Do same language subtitles help children learn to read?

Project: Research

Project Details


This project investigates whether having subtitles turned on for children’s television programmes helps children learn to read.

Practice is crucial to building reading fluency. However, less than a third of children engage in daily reading outside of class and nearly 10% of disadvantaged children don’t own a book. A campaign called ‘Turn on the Subtitles’ argues that same language subtitles should be turned on by default for children’s TV programming as a way of providing increased reading experience.

The research team is conducting two experiments to establish the efficacy of subtitles in supporting reading acquisition.

1) The first experiment uses eye-tracking to investigate children's eye-movement behaviour in the videos with and without same-language subtitles, the influence of subtitles on comprehension, and how this varies by reading proficiency and school years.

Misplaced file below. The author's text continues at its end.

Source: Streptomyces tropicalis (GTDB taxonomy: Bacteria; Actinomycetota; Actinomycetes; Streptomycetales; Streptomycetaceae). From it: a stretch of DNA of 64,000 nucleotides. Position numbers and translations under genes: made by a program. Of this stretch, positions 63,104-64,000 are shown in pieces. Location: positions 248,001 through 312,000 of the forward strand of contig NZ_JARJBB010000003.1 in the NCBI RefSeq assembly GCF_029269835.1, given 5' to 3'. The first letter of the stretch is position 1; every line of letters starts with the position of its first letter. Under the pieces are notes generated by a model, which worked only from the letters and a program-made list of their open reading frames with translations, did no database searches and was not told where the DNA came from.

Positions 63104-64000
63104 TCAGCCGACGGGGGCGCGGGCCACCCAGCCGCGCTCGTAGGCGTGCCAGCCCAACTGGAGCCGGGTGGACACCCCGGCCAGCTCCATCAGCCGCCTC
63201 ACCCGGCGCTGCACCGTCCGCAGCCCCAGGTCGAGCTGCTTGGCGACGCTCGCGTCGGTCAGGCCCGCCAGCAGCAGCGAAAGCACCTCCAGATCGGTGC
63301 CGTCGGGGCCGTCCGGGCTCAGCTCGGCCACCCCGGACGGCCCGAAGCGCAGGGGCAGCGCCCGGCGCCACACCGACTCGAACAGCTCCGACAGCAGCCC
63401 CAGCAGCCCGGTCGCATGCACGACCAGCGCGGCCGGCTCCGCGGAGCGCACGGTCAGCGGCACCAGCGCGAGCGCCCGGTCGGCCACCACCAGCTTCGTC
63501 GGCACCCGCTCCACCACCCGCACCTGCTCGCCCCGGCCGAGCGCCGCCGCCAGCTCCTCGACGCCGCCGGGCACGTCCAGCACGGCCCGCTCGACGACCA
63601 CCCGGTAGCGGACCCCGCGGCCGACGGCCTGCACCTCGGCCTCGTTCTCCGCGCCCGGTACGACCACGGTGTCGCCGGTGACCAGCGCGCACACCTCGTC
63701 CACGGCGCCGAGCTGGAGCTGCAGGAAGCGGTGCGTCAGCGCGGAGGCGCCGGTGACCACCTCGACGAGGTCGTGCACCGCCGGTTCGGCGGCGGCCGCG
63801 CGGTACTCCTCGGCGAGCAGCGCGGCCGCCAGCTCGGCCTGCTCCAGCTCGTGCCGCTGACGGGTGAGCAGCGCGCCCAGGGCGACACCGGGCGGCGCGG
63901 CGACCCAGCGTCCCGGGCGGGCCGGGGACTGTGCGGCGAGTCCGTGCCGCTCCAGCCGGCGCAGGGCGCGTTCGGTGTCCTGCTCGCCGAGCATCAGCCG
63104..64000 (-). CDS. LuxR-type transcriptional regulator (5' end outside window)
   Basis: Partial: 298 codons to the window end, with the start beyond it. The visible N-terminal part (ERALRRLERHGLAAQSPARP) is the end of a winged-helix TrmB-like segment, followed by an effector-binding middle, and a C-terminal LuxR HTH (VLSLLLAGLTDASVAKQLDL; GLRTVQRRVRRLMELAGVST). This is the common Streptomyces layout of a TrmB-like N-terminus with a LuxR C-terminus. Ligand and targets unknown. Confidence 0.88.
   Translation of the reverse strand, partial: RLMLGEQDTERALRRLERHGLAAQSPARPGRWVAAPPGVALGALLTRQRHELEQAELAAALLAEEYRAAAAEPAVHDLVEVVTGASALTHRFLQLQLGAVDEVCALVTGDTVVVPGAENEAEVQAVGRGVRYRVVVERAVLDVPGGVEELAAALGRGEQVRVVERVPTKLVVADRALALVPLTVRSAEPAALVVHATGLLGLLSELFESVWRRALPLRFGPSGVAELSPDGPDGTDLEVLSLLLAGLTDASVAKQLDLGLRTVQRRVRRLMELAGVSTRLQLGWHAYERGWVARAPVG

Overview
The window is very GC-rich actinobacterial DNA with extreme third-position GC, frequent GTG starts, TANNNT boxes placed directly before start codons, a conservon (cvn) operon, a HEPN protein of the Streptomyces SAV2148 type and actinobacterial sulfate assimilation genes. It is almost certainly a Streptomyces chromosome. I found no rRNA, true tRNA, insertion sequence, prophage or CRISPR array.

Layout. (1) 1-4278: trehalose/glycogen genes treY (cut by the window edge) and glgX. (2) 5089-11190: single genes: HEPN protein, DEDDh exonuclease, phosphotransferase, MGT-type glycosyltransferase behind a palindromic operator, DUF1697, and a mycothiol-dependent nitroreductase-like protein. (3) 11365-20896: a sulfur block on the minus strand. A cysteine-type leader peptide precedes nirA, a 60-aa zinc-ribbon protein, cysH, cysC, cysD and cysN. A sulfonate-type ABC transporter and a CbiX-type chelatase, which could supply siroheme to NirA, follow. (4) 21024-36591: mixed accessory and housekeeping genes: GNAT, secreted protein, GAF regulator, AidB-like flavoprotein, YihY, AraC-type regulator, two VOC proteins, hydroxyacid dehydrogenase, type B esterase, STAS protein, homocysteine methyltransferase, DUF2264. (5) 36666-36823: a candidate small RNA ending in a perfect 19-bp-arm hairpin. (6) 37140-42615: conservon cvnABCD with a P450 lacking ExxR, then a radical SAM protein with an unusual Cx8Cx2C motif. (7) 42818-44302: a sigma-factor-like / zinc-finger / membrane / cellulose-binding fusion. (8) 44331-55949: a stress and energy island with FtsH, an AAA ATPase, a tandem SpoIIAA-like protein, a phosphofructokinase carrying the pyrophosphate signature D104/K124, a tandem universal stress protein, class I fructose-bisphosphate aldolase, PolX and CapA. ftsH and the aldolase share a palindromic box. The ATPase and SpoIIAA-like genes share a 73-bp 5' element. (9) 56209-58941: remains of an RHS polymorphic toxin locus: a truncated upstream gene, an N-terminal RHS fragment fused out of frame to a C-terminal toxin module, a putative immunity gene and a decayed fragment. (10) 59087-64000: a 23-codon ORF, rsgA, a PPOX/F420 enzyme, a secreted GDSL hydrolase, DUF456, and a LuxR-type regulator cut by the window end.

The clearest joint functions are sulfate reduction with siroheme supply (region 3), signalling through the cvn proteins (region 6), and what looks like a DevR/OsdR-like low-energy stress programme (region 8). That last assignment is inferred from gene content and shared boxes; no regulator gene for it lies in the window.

2) The second experiment tests the hypothesis that subtitles improve reading skills, and whether the benefits are larger for children with lower reading experience. A group of children will be recruited for a six-week intervention, half of whom will be allocated to a subtitle group, and the other half will watch television as they normally do. Children’s reading performance will be assessed before and after the intervention to test the effects of longer-term exposure to subtitles on reading skills.
Effective start/end date4/01/2331/12/25


  • reading development
  • same-language subtitles
  • eye-tracking